April is National Poetry Month and we are excited to spotlight one of our newest volunteers, Sheila Hawley. Sheila is a talented educator who is able to develop and nurture the creative spirits of her students. About 10 years ago, Sheila attended the Favorite Poem Project Summer Poetry Institute for Educators at Boston University which inspired her, as a classroom teacher, to start a program called Bridges Over Time linking fourth graders with seniors from the community to read, write, and present poems together. Her current position as the facilitator of the New Hartford Public Schools Poet Laureate Project is an extension of that program. Each year, students who show an interest in writing are selected to be part of this program where they learn about poetry through a chosen theme. Participants create their own poems and share their learning with their classmates. The poems are compiled into a book published through Amazon and the profits are donated to a charity. This year’s book, Nature’s Nuggets: Poems Inspired by the Natural World, was just published on March 20, and all profits will go to Roaring Brook Nature Center.
Sheila has a strategy for teaching children to write poetry that begins by reading and sharing many poems; then they learn presentation skills. She also teaches them about different literary techniques that they can use such as alliteration, repetition, simile and word choice. Her favorite quote about poetry is from poet, Ralph Fletcher: “Poetry makes the ordinary extraordinary.” She likes this because it expresses how a poem can take a moment in time and make it memorable and shareable with other people. Learning about poetry gives kids an opportunity to explore language and celebrate the common things that are universal to being human.
It was her mother’s passion for nature, poetry, music, and art that inspired her to delve into the world of poets and poetry. Her book, Poetry Playground, published in 2018, is dedicated to her mother (and poet), Dorothy V. Grimes. It it is filled with poems and activities to inspire young children to explore language and also discover nature.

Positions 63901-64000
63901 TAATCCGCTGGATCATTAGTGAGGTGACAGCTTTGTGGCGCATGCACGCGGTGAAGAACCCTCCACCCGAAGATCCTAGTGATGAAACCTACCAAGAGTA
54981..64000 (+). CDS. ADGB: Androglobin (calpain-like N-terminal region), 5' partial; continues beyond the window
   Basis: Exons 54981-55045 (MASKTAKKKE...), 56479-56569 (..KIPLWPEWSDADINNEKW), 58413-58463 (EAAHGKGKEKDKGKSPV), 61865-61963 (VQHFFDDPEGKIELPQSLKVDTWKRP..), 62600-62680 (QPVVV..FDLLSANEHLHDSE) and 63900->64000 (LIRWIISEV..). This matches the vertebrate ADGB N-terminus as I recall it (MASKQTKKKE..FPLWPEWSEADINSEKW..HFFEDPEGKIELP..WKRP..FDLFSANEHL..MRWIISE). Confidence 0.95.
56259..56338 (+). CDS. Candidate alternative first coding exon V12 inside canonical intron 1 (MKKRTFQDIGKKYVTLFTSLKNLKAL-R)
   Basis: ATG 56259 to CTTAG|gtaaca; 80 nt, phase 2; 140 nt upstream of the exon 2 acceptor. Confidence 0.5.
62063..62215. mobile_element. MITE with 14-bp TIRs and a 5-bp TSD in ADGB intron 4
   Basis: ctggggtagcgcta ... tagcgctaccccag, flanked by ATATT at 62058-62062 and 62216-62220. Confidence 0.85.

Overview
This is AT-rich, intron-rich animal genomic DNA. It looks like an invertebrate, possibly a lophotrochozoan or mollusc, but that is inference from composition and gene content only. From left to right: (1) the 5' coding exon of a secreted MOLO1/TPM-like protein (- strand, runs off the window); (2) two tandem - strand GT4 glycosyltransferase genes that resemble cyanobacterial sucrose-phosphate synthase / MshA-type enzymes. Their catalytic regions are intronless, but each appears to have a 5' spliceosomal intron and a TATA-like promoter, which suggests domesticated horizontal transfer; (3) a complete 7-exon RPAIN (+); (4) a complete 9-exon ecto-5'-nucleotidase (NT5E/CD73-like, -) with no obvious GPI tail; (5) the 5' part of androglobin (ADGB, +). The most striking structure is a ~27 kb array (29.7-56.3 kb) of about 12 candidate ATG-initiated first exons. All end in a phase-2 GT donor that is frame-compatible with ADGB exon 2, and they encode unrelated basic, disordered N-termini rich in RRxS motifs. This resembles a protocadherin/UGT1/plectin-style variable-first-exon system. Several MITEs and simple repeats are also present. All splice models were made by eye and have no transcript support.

You are the flower that welcomes spring
In you we see so many things.
You are the color of the sun above
You are a toddler’s bouquet of love
Your stem is a pipe
from which to blow bubbles.
Your white floating seeds
wish away troubles.
Your flowers make a tasty wine
Your leaves are a vegetable
on which to dine.
You are rounds of sunshine
Dotting the earth
Reminding us all
Of each life’s worth.
By Dorothy V. Grimes
(From Poetry Playground by Shelia Grimes Hawley, Published Sept. 11, 2018)
Besides facilitating poetry programs at the Museum, Sheila also drew on her knowledge of child development as a Program and Exhibit Observer. Her favorite exhibits at KidsPlay are the Grocery Store and the Air Tubes. In the Grocery Store, she enjoys watching the kids interact because dramatic play is such an organic way to learn. As for the Air Tubes, Sheila said, “I think I enjoy them as much as the kids do!” She added that "KidsPlay is important because it engages children in active and thoughtful play."
In her spare time, Sheila enjoys drawing, singing, participating in community theater, and reading. Her favorite author is Barbara Kingsolver. She also enjoys Georgia Heard and Ralph Fletcher who write non-fiction books about writing with children. Her favorite children's authors include Eric Carle, Jane Yolen, Chris VanAllsburg and Joyce Sidman, who writes “beautiful books that connect language and science.”
She is celebrating National Poetry Month by launching her new book of poems and attending Beekley Library’s Poetry Evenings.
Shelia’s program, Playing with Poetry, will inspire young children to express their thoughts and feelings with words so that they, too, may make the ordinary, extraordinary! Join us on Thursday, April 18 at 1 pm to hear, discuss, and play with poems! Please pre-register.